Collateral Estoppel Did Not Bar Petition to Perpetuate Testimony in Federal Court Prior to Filing Suit Due to Key Distinctions Between Federal and Texas Rules of Civil Procedure U.S. District Court for the Southern District of Texas, September 30, 2016
The petitioner filed suit against various entities after developing mesothelioma, alleging asbestos exposure while working for Square D in Cedar Rapids, Iowa from 1971-76. Due to her extremely bad and rapidly deteriorating health, the petitioner sought a court order authorizing her oral and videotaped deposition for use in her anticipated lawsuit for either personal injury or wrongful death. The court granted her request to perpetuate testimony.
The court analyzed Federal Rule of Civil Procedure 27(a), which establishes the procedure for obtaining a pre-suit deposition to perpetuate testimony. The court also examined Fifth Circuit law outlining elements to consider when determining whether such a deposition was proper. Based upon the filings, presentations, and stipulations at the court hearing, the court found that the petitioner adequately satisfied the rule’s requirements.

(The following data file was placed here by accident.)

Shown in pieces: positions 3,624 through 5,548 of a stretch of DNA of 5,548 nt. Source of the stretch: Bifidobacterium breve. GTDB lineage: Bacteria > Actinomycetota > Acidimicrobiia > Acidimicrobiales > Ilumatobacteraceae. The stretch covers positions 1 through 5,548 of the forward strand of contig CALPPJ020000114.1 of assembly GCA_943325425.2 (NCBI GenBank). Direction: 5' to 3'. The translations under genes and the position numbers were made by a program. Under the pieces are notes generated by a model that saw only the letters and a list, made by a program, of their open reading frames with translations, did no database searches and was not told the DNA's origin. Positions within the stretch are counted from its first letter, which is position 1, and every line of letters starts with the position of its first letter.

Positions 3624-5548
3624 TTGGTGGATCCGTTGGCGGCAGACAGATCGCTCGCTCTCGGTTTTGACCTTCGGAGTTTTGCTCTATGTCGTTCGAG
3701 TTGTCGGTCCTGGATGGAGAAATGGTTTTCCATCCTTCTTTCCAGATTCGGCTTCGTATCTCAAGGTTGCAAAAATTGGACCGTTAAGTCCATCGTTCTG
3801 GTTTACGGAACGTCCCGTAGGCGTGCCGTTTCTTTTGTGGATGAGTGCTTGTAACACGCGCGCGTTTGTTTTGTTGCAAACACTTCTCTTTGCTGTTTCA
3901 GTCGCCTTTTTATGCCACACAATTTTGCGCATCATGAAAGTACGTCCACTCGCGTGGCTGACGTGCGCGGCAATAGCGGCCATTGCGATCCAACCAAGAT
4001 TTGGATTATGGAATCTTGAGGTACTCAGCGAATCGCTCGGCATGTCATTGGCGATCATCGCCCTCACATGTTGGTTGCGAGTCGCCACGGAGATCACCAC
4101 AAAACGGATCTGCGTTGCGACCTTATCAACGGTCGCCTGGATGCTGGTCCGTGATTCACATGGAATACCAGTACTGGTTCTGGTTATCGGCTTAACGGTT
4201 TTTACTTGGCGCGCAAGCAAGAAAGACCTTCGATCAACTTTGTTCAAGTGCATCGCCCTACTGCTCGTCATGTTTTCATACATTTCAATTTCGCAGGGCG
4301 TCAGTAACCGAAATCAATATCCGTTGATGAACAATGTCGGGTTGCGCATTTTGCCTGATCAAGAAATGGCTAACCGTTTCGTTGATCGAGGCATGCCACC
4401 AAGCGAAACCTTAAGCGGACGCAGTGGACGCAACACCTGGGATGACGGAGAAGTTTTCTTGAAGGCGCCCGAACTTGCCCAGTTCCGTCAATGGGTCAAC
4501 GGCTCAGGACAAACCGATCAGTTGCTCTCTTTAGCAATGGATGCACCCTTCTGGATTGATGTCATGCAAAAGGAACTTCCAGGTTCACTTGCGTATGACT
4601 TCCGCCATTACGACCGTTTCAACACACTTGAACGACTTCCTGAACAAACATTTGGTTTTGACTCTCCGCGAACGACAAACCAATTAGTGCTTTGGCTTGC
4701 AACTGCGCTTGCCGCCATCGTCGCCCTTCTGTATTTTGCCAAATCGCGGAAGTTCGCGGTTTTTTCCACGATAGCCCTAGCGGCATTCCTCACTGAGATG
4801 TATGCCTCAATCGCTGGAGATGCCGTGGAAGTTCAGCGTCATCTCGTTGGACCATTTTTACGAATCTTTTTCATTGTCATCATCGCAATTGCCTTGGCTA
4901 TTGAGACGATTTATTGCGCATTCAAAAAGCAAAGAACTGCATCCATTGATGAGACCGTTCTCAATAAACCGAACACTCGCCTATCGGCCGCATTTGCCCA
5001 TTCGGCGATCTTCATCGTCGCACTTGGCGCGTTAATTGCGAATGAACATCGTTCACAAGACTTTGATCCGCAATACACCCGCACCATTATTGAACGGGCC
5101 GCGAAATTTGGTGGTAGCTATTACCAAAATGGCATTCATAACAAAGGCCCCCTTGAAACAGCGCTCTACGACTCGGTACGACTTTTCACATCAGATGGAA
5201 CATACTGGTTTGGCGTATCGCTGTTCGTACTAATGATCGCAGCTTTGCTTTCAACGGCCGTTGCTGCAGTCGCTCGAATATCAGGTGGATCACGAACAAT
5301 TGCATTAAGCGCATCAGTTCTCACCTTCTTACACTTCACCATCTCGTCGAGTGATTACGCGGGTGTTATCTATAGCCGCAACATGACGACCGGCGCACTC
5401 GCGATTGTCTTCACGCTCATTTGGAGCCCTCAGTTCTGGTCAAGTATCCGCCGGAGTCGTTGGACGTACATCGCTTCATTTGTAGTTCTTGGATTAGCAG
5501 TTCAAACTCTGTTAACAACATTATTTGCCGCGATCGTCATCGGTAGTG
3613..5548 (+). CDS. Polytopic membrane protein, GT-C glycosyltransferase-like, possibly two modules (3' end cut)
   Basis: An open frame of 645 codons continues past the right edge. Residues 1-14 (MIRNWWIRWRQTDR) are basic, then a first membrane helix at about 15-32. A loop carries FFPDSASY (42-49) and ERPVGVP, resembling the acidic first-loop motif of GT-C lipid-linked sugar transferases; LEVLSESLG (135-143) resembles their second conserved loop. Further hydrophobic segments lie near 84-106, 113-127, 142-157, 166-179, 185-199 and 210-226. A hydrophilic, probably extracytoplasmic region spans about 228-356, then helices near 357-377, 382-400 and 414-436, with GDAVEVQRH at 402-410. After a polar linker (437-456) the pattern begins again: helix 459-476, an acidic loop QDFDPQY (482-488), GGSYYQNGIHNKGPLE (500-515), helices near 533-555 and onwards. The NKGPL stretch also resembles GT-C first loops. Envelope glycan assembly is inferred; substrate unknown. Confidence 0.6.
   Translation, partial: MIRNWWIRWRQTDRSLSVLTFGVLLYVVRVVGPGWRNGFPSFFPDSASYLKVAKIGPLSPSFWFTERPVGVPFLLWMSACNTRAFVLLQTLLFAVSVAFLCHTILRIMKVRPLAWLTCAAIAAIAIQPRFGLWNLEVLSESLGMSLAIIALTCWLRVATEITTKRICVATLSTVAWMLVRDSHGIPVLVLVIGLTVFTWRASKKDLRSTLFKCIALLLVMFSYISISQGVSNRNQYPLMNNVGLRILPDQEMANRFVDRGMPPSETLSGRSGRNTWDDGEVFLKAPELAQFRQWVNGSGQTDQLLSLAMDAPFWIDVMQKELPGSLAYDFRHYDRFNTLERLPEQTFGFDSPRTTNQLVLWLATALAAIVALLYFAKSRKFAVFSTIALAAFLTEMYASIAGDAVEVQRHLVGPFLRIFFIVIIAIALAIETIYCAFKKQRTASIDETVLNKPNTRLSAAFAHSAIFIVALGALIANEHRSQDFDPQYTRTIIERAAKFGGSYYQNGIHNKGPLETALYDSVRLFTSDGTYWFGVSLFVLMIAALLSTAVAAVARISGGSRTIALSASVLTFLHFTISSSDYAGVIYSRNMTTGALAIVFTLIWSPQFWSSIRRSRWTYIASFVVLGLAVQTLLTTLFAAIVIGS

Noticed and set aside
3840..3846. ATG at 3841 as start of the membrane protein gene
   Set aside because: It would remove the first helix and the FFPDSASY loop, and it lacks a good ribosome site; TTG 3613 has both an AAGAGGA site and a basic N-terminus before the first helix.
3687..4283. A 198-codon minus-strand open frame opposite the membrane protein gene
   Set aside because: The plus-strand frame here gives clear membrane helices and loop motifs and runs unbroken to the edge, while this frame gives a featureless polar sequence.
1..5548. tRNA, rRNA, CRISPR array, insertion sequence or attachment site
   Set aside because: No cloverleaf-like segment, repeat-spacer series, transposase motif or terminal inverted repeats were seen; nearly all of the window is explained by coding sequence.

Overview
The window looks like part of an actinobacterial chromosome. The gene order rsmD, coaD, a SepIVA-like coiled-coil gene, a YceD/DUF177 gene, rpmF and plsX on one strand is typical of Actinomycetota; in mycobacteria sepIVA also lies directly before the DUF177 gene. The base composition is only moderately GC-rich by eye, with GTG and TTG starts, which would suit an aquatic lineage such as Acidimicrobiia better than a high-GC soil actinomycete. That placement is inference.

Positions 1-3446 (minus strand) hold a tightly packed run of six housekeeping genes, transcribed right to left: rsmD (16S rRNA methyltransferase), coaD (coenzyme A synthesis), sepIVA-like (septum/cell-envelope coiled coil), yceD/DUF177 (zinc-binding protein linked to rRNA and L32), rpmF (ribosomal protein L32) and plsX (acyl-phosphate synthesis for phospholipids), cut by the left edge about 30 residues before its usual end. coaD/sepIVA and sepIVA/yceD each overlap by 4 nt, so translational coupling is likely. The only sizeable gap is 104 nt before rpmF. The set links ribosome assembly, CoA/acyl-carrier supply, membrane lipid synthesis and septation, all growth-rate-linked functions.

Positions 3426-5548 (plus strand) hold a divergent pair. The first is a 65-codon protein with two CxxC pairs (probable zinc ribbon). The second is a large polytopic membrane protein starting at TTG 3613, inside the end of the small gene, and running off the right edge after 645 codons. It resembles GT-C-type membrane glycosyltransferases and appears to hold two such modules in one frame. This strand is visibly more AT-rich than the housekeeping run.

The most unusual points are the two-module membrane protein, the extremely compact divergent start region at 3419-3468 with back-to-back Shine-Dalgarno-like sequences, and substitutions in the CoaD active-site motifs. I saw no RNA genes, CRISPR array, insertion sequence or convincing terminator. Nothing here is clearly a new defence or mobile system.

The court also analyzed whether collateral estoppel applied to bar suit against four of the defendants in this case, due to previous dismissals for lack of personal jurisdiction in similar petitions in Texas state court. Collateral estoppel is a complete bar to later actions when the factual issues that are precluded from re-litigation are determinative of the matter in controversy in later suits. Here, collateral estoppel did not bar this proceeding due to key distinctions between Federal Rule 27 (a) and its Texas counterpart, Rule 202. Since this was a federal case, federal procedural rules applied, and Federal Rule 27 had very liberal jurisdictional provisions tor a proceeding to perpetuate testimony — allowing same where any expected adverse party resided. “The purpose of Rule 27(a)(1) is solely to permit the petitioner to preserve testimony or evidence that might be lost, concealed or destroyed before suit is filed, but, unlike its Texas counterpart, it is not for use to uncover facts that might support the future suit … this Court … may grant an order to take a deposition ‘if it is satisfied that a failure or a delay of justice may thereby be prevented.’”
Although General Electric argued that a Rule 27(a) petitioner must show they were presently unable to file a lawsuit because there was some obstacle beyond their control which prevented them from doing so, Rule 27 was available in special circumstances to preserve testimony which would otherwise be lost. It may not, however, be used to obtain facts necessary to draft a complaint. Substantial authority supported the petitioner’s claim that serious illness may constitute a significant risk that a witness’s testimony may be lost if not taken before suit can be filed.